Scientists have identified a key protein linked to age-related macular-degeneration, a leading cause of blindness, that they say could help in early diagnosis and efforts to design novel treatment strategies.
The researchers in the Netherlands and the UK have found that patients with age-related macular degeneration have significantly higher than usual levels of a protein called FHR-4 in their blood and in the macula, the affected region of the eye.
Age-related macular degeneration, the leading cause of loss of vision in people aged above 60 years, occurs through damage to the macula — a central region of the retina. Besides ageing, other factors that appear to increase the risk include smoking, high cholesterol and high blood pressure.
Although some treatment options exist and ophthalmologists underscore the importance of early diagnosis and intervention, the disease is considered debilitating and vision-threatening.
Scientists suspect that genetic factors also play a role in macular degeneration. The FHR-4 protein the scientists have identified helps regulate a component of the immune system that plays a key role in inflammation and the body’s defence against infections.
“By unveiling FHR-4 as a novel molecular player for age-related macular degeneration, our study was able to dissect further genetic disease predisposition at the protein level,” said Valentina Cipriani, a researcher and study team member at the Radboud University Medical Centre in the Netherlands.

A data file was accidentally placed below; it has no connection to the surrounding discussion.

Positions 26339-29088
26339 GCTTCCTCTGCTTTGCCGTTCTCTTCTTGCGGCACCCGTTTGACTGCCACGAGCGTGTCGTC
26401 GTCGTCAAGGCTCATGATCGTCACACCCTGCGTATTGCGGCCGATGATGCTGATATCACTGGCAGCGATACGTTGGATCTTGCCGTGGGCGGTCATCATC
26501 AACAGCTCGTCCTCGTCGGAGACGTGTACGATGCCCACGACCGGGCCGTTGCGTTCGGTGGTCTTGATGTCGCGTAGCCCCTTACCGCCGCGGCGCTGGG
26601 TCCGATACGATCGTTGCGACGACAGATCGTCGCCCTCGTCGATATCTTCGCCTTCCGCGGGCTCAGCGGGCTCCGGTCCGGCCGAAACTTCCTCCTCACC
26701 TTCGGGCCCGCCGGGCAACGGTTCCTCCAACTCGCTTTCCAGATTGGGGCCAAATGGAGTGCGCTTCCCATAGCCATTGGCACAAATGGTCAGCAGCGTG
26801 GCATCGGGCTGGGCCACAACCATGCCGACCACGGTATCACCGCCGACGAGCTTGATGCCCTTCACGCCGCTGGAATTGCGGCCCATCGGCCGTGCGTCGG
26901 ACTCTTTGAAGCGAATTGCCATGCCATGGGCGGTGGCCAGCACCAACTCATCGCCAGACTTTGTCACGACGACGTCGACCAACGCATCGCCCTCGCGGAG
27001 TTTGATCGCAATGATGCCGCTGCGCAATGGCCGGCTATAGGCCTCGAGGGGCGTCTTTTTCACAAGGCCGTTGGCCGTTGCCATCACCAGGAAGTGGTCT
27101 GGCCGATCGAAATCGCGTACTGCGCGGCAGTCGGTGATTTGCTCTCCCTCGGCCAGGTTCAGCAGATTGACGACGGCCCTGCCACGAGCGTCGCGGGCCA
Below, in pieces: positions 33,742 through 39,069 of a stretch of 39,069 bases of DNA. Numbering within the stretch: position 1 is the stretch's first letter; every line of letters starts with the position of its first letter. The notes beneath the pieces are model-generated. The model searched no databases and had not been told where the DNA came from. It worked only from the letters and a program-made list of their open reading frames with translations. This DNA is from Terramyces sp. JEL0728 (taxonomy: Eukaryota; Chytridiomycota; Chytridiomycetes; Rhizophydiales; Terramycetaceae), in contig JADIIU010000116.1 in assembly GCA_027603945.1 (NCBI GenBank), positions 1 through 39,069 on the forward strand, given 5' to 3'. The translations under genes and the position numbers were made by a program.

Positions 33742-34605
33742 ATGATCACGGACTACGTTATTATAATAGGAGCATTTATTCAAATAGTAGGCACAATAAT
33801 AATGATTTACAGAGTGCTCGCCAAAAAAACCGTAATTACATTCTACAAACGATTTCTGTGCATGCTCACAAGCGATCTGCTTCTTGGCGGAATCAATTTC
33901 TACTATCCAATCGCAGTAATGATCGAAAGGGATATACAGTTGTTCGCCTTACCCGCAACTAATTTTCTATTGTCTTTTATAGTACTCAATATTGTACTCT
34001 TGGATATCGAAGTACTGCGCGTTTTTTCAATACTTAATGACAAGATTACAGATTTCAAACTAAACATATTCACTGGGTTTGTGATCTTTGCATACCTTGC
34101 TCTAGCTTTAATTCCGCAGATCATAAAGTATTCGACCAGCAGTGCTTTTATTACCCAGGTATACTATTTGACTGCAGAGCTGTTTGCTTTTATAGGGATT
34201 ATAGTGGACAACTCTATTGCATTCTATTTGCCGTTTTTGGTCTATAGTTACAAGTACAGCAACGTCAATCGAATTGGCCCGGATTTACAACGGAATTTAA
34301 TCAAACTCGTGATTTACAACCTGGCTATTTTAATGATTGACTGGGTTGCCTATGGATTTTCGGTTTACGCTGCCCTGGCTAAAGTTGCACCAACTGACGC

Cipriani and her colleagues published their findings in the journal Nature Communications on Friday.
Until now, researchers had only suspected a role for FHR-4.
“Now we show a direct link and, more excitingly, come a tangible step closer to identifying a group of potential therapeutic targets to treat this debilitating disease,” Simon Clark, a team member at the University of Manchester said in a media release.
Paul Bishop, an ophthalmologist at the University of Manchester, said the research while improving the biological mechanisms of age-related macular degeneration also provides a way to predict the risk of the disease by measuring blood levels of FHR-4.
The finding, he said, also opens a possible route to treatment by reducing blood levels of FHR-4 to restore the immune system function in the eyes.